This post tries to describe two very different uses for blockchain technology: Digital Token Ledgers that record ownership changes of digital tokens, and Activity Registers that record timestamped proofs of existence of data or agreements about data. Bitcoin is used for both.
Over the past year I’ve been asked my thoughts about ‘loyalty points on blockchains’ many times. The thinking seems to be bitcoin -> digital currency -> digital tokens -> loyalty points and at first pass it feels like a natural extension of a theme. People read about cryptocurrency trading and interoperability then think “Wouldn’t it be really cool if I could exchange my loyalty points for other ones, or if I could buy and sell them with real money?”.
This post attempts to describe how I understand the purpose of loyalty points, and in this context, how applicable blockchains are as a technical solution.
I enjoyed listening to episode 107 of the podcast “Epicenter Bitcoin” where Gideon Greenspan, CEO and Founder of Coin Sciences was interviewed about MultiChain. Gideon also writes a great blog. Here are my notes on parts of the podcast that I found particularly interesting. Misunderstandings and paraphrasing errors are mine.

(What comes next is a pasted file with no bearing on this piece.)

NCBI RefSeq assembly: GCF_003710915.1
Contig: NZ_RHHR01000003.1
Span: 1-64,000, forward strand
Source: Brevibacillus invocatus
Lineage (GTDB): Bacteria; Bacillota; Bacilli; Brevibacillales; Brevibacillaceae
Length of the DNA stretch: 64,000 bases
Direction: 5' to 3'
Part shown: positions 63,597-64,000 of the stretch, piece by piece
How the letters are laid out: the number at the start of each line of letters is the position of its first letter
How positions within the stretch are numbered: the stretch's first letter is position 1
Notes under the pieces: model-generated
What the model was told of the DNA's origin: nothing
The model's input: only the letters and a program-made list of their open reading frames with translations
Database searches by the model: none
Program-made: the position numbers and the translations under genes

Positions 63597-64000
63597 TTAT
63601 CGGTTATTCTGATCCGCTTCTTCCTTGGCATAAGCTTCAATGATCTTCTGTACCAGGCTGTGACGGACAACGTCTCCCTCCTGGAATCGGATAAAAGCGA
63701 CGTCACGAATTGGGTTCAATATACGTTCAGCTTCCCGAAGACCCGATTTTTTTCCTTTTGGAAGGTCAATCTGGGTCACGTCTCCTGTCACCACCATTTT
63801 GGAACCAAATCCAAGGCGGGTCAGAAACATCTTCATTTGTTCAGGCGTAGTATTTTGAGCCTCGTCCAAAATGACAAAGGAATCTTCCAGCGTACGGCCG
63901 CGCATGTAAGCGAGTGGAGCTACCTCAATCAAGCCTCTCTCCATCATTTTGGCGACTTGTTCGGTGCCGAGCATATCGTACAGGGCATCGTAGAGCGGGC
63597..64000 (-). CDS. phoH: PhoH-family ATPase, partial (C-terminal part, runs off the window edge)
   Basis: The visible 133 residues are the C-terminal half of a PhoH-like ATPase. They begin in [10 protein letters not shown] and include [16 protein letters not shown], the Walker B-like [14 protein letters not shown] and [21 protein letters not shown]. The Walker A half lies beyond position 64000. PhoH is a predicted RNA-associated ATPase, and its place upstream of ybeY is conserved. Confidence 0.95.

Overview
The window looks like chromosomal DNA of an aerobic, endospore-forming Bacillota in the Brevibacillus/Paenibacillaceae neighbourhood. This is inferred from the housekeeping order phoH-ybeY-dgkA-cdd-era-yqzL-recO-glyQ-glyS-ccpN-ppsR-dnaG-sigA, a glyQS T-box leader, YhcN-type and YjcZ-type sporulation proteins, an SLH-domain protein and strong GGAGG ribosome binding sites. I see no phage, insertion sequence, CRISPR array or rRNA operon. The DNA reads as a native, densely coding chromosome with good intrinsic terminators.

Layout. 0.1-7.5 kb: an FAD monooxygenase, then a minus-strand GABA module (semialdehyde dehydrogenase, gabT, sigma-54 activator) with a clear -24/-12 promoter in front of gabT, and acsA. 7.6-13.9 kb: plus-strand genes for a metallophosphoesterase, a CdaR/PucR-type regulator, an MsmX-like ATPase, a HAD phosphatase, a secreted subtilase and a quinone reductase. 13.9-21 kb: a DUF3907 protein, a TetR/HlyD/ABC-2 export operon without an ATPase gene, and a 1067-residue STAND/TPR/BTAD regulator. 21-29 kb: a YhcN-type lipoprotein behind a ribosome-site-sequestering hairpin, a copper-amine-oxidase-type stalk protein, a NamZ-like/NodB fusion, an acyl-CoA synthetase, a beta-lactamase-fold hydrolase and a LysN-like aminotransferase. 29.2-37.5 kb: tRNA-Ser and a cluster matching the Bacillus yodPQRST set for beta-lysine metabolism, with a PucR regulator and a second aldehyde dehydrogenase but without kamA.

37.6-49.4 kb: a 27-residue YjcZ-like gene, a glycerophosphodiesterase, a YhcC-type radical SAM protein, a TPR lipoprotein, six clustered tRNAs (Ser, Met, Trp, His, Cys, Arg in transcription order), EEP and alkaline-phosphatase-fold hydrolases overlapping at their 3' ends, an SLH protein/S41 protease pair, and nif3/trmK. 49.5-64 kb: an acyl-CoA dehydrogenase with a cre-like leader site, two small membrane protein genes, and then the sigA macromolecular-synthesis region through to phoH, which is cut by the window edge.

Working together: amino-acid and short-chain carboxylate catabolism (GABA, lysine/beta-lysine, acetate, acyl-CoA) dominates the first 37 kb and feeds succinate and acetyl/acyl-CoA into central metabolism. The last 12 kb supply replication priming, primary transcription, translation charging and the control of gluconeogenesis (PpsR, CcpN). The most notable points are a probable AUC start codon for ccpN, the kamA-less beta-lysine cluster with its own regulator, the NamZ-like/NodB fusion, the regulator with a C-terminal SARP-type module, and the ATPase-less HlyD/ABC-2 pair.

Note: The term ‘miner’ is used frequently in the podcast but I try to refer to them here as block-makers or block-adders.
Important note: If you own more than $1,000 worth of cryptocurrency then you should definitely be using a hardware wallet instead of keeping coins on exchanges. I recommend a Trezor which you can buy for €89 directly from their website.
Digital tokens have come to the fore recently, firstly with excitement about cryptocurrencies such as bitcoin, then with digital tokens being used to represent different assets on a blockchain. What are they? How can you digitise a token? Why is it important?
When I hear the word ‘token’ I think of round plastic things like a casino chip, or something which I can use to exchange for a beer under a specific system or in a specific marketplace.
We will explore the original usage of the phrase ‘digital token’, then take a look into the world of cryptocurrency tokens, differentiating between blockchain-native tokens like BTC on Bitcoin or ETH on Ethereum, and asset-backed tokens like IOUs on Ripple.
Recently over dinner, I was asked to explain bitcoin mining, and I struggled as it is entangled with a number of other concepts. Here’s my attempt at breaking it down into bite-sized pieces.